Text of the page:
BACKGROUND : ADHD (attention-deficit/hyperactivity disorder) is gradually being
acknowledged as a functionally impairing disorder across the lifespan, underscored by
heritability. Nonetheless, lack of ADHD (adult attention-deficit/hyperactivity disorder) data
from South Africa is alarming which could be due to either the unawareness of ADHD
symptoms or underutilisation of available screening measures. Undiagnosed ADHD may
influence family- and working lives unpleasantly. Parenting a child with ADHD may intensify
parental stress through functional impairment notwithstanding the diagnosis of ADHD.
METHODS : Eighty-one biological parents of children diagnosed with attention-deficit/
hyperactivity disorder were screened using self-reporting measurements. ADHD self-report
scale (ASRS-V 1.1) identified either positive or negative subgroups; the Weiss functional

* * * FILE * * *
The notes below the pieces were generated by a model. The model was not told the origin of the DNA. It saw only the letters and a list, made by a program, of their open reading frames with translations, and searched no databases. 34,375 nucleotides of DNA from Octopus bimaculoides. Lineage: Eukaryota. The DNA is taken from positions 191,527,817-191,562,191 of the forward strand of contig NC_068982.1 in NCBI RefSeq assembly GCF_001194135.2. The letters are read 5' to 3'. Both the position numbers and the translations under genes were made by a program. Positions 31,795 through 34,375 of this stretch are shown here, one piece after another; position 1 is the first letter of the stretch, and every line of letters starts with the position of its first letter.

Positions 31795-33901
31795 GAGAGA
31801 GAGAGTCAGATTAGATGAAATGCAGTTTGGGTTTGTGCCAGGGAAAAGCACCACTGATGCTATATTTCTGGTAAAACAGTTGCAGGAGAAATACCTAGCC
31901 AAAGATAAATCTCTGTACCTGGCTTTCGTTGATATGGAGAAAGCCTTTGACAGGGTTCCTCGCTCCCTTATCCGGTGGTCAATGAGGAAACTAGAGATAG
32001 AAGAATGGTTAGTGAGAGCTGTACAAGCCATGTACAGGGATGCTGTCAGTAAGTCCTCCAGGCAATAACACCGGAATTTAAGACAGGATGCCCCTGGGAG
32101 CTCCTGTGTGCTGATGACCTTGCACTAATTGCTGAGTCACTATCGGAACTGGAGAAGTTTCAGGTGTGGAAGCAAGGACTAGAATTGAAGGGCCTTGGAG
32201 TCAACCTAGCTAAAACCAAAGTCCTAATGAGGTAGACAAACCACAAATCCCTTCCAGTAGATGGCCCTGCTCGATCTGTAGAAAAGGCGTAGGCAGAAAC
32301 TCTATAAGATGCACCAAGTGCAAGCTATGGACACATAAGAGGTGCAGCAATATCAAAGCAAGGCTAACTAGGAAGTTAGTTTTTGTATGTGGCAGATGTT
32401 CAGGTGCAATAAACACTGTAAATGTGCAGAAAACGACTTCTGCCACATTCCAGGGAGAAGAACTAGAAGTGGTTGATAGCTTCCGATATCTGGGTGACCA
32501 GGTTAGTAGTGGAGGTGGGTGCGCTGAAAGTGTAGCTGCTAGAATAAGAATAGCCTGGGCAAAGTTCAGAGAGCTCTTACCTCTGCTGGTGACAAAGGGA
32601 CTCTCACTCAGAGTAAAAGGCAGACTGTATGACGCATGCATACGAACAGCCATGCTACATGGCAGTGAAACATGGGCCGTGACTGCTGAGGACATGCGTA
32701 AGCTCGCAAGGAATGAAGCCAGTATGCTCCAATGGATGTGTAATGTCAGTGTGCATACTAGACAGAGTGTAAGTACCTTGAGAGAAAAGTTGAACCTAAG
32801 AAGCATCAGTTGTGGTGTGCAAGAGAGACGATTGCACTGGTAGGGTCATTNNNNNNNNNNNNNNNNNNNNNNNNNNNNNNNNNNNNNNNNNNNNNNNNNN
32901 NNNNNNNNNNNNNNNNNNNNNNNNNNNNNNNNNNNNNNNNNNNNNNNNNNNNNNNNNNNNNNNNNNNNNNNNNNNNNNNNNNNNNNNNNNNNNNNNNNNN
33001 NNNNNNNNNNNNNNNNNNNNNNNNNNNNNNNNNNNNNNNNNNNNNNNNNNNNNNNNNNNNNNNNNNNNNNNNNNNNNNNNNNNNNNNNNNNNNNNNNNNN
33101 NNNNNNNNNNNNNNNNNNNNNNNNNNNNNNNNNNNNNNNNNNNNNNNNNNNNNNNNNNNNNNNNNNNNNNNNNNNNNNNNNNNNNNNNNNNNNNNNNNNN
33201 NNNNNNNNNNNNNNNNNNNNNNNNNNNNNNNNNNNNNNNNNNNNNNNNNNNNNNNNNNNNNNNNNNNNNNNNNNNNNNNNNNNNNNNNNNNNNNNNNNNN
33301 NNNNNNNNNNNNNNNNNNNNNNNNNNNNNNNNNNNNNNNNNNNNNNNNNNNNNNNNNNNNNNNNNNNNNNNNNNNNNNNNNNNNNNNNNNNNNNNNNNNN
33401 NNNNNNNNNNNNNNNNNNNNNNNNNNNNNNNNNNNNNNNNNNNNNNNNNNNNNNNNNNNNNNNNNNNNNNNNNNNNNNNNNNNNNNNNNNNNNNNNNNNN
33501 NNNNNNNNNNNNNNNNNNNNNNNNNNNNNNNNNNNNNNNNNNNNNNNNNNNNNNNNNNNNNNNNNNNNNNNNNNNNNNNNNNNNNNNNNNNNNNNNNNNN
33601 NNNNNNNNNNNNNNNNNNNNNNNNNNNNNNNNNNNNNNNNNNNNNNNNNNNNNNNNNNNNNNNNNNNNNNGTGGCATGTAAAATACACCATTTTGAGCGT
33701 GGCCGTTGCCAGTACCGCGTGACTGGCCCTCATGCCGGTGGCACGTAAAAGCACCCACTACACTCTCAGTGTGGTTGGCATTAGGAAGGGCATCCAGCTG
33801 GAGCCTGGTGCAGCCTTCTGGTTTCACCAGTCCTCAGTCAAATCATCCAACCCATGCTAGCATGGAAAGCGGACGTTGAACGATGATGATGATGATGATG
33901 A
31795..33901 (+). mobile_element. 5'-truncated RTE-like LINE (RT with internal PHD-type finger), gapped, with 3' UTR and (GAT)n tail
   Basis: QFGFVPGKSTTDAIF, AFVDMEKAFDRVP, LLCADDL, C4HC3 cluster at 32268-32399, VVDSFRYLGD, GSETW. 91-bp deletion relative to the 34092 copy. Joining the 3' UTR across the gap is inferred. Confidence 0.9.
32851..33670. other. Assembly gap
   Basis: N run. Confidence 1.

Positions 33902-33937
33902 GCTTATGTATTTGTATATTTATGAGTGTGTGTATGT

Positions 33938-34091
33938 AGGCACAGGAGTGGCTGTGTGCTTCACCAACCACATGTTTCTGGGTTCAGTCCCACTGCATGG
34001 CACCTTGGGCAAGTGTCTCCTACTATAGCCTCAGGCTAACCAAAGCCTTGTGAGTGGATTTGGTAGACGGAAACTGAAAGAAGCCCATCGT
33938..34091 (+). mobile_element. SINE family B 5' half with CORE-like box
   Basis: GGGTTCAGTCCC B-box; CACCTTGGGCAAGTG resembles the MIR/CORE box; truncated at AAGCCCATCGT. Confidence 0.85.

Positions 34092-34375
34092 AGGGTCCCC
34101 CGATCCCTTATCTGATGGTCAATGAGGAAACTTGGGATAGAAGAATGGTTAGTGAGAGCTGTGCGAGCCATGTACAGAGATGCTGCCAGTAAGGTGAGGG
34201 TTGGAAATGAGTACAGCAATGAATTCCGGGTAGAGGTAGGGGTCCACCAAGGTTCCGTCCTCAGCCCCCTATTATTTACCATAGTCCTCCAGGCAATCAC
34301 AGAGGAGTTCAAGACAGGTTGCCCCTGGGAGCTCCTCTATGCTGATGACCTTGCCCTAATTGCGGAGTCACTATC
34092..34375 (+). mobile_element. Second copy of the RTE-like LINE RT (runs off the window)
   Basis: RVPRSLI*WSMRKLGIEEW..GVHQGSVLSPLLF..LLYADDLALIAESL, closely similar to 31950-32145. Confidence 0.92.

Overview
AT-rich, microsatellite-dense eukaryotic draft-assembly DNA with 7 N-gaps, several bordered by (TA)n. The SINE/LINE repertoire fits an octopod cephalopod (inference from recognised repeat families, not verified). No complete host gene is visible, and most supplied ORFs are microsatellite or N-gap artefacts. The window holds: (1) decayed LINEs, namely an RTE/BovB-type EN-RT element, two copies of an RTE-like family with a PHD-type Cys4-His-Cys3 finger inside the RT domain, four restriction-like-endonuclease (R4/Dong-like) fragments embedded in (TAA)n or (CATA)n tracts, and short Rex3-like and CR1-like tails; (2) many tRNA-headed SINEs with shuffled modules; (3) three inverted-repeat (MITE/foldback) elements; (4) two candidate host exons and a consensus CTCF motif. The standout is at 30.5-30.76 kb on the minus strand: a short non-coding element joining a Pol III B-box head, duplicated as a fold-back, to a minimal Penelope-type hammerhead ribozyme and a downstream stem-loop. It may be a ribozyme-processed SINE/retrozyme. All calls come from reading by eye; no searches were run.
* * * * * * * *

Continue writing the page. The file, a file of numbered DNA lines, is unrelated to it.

impairment rating scale (WFIR-S) for functional impairment and the Jerome driving
questionnaire (JDQ) for risk-taking behaviour specifically driving.
RESULTS : Of the 39 (48%) parents who experienced impairment in all seven areas of
functioning, 23 (59%) screened negative for ADHD, while 16 (41%) screened positive.
A significant association was found between parents who screened either positive or negative
for ADHD and functional impairment across five of the seven individual categories namely
family, work, self-concept, life-skills and social functioning.
CONCLUSION : This study emphasised the high incidence of functional impairment in parents of
ADHD children. Although a substantial number of parents screened negative for ADHD, they
still reported impairment in functioning; probably due to undiagnosed ADHD with comorbid
psychiatric disorders, and/or parental stress due to the complex behaviour of the child. Parents
of children diagnosed with ADHD should be screened for functional impairment followed by
referral for psychiatric assessment and parent management training to achieve better clinical